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6 controversial takes from Nietzsche on love and relationships

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Maverick philosopher Frederick Nietzsche had some rather unconventional views about love and marriage

When it comes to relationship advice, no matter where you look, you’ll find the same tired tips, endlessly recycled by self-help books, lifestyle magazines, friends and relatives.

So what do you do when you’ve exhausted all the tried and trusted advice? Where do you go to for the curve-ball opinion, the left-field perspective?

Friedrich Wilhelm Nietzsche - Portrait by Edvard Munch
Friedrich Wilhelm Nietzsche – Portrait by Edvard Munch

Well, someone who never followed conventional wisdom was the controversial, paradigm-shattering philosopher Frederick Nietzsche.

One on hand Nietzsche seems hopelessly unqualified to offer relationship advice to anyone. By any account he had a singularly disastrous love life. Several of his marriage proposals were turned down and he ended his days lonely and insane.

But despite his tragic personal circumstances, Nietzsche’s highly original brand of thinking had an enormous impact on subsequent generations of philosophers, 20th century psychological thought and even, some say pop music.

Nietzsche like to court controversy. An atheist, he spent his life railing against Christianity, rejecting the traditional virtues of humility and passivity. Nietzsche’s philosophy of the Superman (no, not Clark Kent) aka the Übermensch  was all about achieving the greatest human potential, free of the constraints of a repressive society.

As well as being the most controversial of modern philosophers,  Nietzsche was arguably the most misunderstood. Contrary to popular misconceptions, he was not a Nazi or anti-Semite.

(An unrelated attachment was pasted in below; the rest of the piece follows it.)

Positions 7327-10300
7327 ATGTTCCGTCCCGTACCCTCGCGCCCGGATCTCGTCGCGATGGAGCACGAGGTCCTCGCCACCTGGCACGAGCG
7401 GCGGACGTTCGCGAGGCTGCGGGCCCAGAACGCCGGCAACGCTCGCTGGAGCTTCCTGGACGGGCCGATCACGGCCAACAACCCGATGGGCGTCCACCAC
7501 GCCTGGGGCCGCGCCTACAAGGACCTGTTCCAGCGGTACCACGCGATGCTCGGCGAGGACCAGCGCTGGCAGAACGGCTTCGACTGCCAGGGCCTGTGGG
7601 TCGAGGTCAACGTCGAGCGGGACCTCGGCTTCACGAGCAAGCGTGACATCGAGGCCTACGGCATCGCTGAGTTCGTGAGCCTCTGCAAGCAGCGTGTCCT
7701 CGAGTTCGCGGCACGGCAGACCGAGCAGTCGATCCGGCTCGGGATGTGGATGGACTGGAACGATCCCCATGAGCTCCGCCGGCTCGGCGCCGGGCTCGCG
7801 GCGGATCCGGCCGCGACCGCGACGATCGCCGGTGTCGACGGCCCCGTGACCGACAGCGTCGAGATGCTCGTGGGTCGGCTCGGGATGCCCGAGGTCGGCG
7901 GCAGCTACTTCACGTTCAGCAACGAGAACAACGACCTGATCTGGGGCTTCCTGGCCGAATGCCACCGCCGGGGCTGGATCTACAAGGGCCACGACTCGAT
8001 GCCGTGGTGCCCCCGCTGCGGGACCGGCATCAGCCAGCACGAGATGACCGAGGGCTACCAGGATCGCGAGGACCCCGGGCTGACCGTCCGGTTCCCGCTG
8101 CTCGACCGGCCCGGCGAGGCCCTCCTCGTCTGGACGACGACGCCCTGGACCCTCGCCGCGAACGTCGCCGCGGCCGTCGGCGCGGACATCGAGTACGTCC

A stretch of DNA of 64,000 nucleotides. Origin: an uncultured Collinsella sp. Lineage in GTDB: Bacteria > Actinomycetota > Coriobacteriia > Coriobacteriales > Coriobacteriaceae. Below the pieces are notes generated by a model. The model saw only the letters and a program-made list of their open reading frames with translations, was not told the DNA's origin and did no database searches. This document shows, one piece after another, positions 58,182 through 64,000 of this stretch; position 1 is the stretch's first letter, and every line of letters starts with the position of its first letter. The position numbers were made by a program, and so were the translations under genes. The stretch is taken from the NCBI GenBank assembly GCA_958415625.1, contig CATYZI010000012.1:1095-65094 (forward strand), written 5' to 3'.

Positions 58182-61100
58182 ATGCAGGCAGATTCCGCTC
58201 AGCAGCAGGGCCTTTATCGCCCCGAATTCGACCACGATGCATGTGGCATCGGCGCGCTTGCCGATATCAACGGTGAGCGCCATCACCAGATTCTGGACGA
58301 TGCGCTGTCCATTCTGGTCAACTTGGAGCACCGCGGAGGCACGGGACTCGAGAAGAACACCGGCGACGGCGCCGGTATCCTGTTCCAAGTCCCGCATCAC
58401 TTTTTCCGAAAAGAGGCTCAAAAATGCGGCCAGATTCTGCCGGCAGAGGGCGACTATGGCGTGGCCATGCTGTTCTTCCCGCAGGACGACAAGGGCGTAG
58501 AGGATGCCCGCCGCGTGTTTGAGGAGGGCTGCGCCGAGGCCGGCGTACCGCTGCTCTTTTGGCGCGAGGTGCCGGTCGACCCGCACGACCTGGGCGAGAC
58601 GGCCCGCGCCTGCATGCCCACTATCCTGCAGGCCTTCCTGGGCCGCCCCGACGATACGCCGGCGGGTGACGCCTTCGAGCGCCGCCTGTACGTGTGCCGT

He did however place great value on friendship, and believed that great friends can inspire each other towards the ideals of the ÜbermenschSo it’s well worth listening to what Nietzsche had to say about marriage and relationships. You might not agree, but if nothing else his views are certainly not dull…..

1) Don’t Marry for Love (I)

Marry someone ugly who you like talking to

Nietzsche on love and marriage


Nietzsche believed that romantic love was fleeting and overrated, and the highest form of human bond was friendship. So if you marry someone just for their looks, what happens when they get old, grey and wrinkly.  Nietzsche says that if you intend to be with someone for the rest of your life, it makes sense to marry someone you actually enjoy talking to.

“When entering into a marriage one ought to ask oneself: do you believe you are going to enjoy talking with this woman up into your old age? Everything else in marriage is transitory, but most of the time you are together will be devoted to conversation.” From Human, All Too Human

2) Don’t Marry for Love (II)

Marry in order to make super babies

Image: Flickr nicktakespics


Nietzsche would be disappointed about modern marriage and baby-making. Choosing a mate, in Nietzsche’s view should not be determined by something as frivolous as fleeting romantic love. If we want to aspire to the ideal of the Übermensch  and build great civilisations we need to choose a partner for their potential to create ‘super-babies’.

This notion might seem slightly abhorrent in the wake of Nazi eugenics experiments, but Nietzsche’s ideals were not to create a super-race in order to dominate others, but for each of us, and society as a whole, to flourish and achieve our greatest potential.

3) Never Promise Everlasting Love

Everlasting love